Recent years have witnessed a tremendous academic and political appeal to the regional scale as the key with which to rear economic and social revitalization. Learning from exemplars such as Baden Wurttemberg, certain proponents of a purported 'new regionalism' advocate that the economic and democratic deficit in less-favoured regions may be revitalized by fostering a series of interacting social, economic and institutional networks. This paper provides a discussion of some of the more sophisticated approaches heralding a regional renaissance. These are then deployed through a case study of the restructuring and rescaling of England's economic governance in the late 1990s via the establishment of Regional Development Agencies (RDAs). Focusing on the experience of the North-West region, their analysis reveals that, whilst useful as a form of contextualizing regional transformation and governance, the new regionalist approaches are unable to provide a rigorous framework through which to consider England's own peculiar regional 'resurgence'. In turn, the authors call for a serious consideration of the state as a critical animateur in both structuring and scaling economic and civic life. The paper concludes that in future research, a lack of sensitivity to situated path-dependent regional economic and political geographies may serve to reproduce the 'fantasies' inherent in some earlier (post-Fordist) 'transition models'.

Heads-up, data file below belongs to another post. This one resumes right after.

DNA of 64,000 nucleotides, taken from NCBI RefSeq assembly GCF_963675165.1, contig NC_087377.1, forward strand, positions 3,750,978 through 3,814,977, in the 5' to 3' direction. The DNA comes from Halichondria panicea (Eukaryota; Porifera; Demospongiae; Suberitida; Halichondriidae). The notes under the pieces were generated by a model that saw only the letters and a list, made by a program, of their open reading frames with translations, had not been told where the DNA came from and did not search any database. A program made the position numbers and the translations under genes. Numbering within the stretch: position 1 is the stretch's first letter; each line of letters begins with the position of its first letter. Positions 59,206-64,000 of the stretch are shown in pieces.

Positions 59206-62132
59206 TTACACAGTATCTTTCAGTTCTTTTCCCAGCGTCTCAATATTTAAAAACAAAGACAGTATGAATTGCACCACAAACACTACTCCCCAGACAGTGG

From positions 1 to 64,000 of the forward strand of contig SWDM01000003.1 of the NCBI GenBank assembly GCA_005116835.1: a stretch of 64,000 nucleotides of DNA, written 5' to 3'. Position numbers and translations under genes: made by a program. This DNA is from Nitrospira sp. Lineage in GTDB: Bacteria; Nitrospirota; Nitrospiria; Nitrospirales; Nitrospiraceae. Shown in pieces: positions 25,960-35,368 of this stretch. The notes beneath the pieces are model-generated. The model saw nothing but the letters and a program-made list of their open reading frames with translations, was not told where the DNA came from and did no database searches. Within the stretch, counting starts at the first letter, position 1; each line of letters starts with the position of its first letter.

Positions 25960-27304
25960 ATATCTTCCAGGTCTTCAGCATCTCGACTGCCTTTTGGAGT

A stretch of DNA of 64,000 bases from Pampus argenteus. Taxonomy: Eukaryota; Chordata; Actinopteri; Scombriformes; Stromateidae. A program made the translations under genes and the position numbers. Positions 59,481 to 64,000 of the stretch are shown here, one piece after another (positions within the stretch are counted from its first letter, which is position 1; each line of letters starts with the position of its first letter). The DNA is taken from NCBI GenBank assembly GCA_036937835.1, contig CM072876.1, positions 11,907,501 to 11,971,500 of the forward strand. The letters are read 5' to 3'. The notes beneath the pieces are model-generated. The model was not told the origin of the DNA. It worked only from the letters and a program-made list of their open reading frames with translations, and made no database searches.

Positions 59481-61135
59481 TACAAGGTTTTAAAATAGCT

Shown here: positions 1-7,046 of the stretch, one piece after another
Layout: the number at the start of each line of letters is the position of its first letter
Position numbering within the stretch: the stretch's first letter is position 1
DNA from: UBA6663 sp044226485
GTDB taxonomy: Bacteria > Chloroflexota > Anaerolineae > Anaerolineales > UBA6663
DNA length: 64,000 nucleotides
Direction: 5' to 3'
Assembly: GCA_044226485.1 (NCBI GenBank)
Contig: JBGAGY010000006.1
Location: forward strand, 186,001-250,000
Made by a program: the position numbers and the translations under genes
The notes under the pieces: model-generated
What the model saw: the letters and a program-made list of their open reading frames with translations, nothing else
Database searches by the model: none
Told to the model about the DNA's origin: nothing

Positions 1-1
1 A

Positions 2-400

|Number of pages
|Transactions of the Institute of British Geographers
|Published - Sept 1999
- New regionalism
- The state